The reservoir sits at the shores of Memmingen and is also referred to as the Carthusian Lake. It was used for breeding fish in the Middle Ages under the Carthusians of Buxheim.
Its ownership passed over to noble households over the generations and is now under the private possession of the Seifert family.
The lake is open to locals and tourists for recreational purposes with restaurants and adventure trails through the surrounding forest. Also available are pedal boat rentals and even a mini-golf course.
If you enjoy boating on calm waters, hiking, and just enjoying being in the greens, this spot is perfect for you.
Siebendächerhausis considered to be one of the seven landmarks in Memmingen. It is a remarkable seven-roof house that was commissioned to be built in 1601 during the flourishing of the tanning trade in the period. You definitely won’t pass by the area without noticing the unique construction.
Siebendächerhaus had been build on the foundations of a demolished 13th Century building. After the decline in the tanning trade, the structure further functioned as an inn and a pharmacy.
Despite damages incurred during the Second World War, the Memmingen community was able to reconstruct the building. It is truly a symbol of the community’s resilience and unity. Today, it is a privately financed residential space available for rent.
Experience the warmth of the Memmingen community in the magnificent Siebendächerhaus.
4. Rathaus Memmingen
Rathaus Memmingen, or the Memmingen townhall, is located within the city of Memmingen. It is an impressive multi-story 16th Century Renaissance building situated at the back of the Memmingen market square.
The planning of a council chamber in the city square dates as far back as the 14th Century. Over the years, the Rathaus began to take shape, with renovations and improvements becoming what it is today. It is a unique structure you surely must visit while in Bavaria.
It is a building with elements from different centuries. The 18th Century Rococo styled redesigning of the hall, and the 1918 war landmark, are some things you need to keep your eyes peeled for.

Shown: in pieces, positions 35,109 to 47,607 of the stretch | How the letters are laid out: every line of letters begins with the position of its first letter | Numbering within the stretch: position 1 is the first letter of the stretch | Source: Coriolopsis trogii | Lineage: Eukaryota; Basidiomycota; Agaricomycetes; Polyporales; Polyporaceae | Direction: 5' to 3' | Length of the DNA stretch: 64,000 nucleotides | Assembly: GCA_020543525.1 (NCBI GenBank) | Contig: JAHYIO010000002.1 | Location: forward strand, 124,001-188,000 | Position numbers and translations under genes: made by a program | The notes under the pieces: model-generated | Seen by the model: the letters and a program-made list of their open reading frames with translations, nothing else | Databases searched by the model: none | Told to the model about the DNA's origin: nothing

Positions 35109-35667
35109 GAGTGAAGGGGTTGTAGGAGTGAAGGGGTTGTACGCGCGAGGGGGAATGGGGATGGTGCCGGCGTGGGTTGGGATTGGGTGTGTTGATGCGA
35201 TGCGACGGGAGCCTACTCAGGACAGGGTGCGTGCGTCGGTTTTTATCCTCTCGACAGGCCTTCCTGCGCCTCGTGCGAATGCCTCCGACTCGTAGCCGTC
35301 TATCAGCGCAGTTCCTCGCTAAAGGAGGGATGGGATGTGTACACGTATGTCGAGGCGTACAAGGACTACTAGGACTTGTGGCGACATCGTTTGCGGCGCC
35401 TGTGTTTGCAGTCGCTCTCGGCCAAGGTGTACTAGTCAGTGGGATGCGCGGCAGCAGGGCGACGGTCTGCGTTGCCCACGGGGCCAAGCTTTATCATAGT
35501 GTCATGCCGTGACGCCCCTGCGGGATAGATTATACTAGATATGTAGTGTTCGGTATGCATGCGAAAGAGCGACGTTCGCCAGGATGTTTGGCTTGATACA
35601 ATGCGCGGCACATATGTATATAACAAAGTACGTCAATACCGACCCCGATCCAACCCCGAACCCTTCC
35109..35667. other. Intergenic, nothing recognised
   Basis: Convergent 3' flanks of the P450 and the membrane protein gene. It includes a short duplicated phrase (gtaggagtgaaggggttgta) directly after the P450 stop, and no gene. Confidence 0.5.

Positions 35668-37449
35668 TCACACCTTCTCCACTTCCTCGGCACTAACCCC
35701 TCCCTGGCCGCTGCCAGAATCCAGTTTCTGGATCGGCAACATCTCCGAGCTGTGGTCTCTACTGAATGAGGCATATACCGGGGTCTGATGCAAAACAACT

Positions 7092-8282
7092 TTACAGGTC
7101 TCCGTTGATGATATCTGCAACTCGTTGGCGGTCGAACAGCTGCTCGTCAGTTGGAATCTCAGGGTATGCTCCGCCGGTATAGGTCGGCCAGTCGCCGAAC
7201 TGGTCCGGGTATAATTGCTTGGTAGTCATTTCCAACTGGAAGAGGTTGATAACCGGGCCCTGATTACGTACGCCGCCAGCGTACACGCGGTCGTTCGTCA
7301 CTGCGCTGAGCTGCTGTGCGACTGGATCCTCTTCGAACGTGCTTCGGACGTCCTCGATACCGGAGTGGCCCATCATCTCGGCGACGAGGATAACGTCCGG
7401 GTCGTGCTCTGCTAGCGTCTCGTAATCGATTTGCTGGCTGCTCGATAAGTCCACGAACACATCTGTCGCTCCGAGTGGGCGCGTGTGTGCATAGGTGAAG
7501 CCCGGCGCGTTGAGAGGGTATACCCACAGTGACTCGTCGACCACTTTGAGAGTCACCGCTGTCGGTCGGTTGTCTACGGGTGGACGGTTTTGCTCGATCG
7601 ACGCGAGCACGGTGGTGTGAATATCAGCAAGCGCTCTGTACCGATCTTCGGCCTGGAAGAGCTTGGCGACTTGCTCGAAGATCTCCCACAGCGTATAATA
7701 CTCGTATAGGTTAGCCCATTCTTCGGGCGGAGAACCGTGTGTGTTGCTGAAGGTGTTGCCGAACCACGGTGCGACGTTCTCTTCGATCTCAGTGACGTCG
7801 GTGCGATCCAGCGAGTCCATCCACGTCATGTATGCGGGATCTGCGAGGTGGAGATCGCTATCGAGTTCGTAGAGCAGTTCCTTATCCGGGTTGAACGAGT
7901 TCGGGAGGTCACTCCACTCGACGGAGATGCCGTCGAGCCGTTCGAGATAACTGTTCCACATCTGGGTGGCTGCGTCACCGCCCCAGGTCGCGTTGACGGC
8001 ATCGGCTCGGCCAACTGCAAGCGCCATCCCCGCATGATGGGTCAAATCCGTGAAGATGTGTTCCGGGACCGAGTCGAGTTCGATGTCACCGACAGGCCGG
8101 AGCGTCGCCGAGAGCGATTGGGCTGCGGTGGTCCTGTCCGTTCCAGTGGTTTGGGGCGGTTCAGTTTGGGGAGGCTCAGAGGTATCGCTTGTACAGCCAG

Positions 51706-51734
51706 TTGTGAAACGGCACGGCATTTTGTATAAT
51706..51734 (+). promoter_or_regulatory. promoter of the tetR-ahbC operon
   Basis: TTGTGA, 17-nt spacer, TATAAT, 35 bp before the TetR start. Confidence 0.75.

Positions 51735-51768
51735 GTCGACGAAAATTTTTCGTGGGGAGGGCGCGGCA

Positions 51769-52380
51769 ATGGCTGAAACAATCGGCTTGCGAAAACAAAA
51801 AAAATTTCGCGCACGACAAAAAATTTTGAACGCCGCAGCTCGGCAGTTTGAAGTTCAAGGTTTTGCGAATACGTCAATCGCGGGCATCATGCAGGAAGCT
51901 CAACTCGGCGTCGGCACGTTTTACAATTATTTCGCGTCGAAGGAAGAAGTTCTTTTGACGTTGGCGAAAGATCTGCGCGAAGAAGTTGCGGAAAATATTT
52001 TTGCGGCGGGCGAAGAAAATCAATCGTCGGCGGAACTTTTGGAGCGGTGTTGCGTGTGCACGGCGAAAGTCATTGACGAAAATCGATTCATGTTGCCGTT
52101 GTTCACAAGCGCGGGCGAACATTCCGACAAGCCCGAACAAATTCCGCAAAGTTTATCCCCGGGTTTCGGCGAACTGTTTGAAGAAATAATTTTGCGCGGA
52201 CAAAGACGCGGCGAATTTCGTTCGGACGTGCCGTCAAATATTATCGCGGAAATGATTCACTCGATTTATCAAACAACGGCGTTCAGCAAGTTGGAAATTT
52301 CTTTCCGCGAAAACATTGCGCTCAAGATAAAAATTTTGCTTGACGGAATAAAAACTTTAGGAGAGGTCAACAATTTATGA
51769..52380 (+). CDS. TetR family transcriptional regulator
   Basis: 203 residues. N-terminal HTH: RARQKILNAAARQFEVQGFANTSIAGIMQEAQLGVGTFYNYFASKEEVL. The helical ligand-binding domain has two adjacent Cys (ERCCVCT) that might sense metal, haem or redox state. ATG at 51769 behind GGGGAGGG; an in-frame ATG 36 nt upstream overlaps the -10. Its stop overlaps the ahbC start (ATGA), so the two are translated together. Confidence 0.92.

If you love the way spaces can tell stories, Rathaus is the place to visit.
3. Altstadt Memmingen
Altstadt Memmingen is known to non-locals as the old Memmingen town. It is located at Marktplatz, Memmingen, and is perhaps one of the most colorful and lively destinations in the area.
According to historians, Memmingen was first mentioned in a document from 1128 reporting a court meeting of Welf IV of the Guelphs, a Bavarian Duke.
So, it isn’t hard to imagine a city profuse with historic buildings. And also stunning and intricate architecture. They’re surely going to evoke a sense of nostalgia for a time long past.
Altstadt Memmingen has an incredibly vibrant marketplace. It is all the rage, particularly during festive seasons like Christmas. Not to mention inviting restaurants. You’ll undoubtedly want to look out for those.
Whether it’s the history you’re after or the buzz of a homely and lively crowd, here’s where you want to be.
2. Memmingen Stadtpark Neue Welt
The Memmingen Stadtpark Neue Welt is a city park located alongside Schumacherring, a street in Memmingen.
The park was newly constructed in 2000 for the Memmingen State Garden Show. It now serves as a charming recreational site for its local dwellers and tourists alike.
If you enjoy strolls in scenic spaces with greens, the park is perfect for you. Moreover, the MemmingenStadtpark New Welt also has a water playground for those of you who enjoy having a splash. It is a serene and fun site for a trip with family and friends. The site is also available for rent for both public and private occasions.
1. Schwäbisches Bauernhofmuseum Illerbeuren
The Schwäbisches Bauernhofmuseum Illerbeuren is an extensive open-air farm museum in Swabia, Bavaria. It is located just ten kilometers South of Memmingen.
This farm museum was the first of its kind. It was established back in 1955 by Hermann Zeller. The site occupies over 30 acres of land stretching from Obersdorf in the south to Nördlingen in the north. It is home to more than 33 historic structures. They are interspersed within a locality of houses, barns, and stables constructed within the 17th to 20th Centuries.
Also available within the site are commercial and civic spaces that’ll give you a peek into how things work in the locality.
If you want to explore the rich architecture and community life of the German countryside, head to the Schwäbisches Bauernhofmuseum Illerbeuren.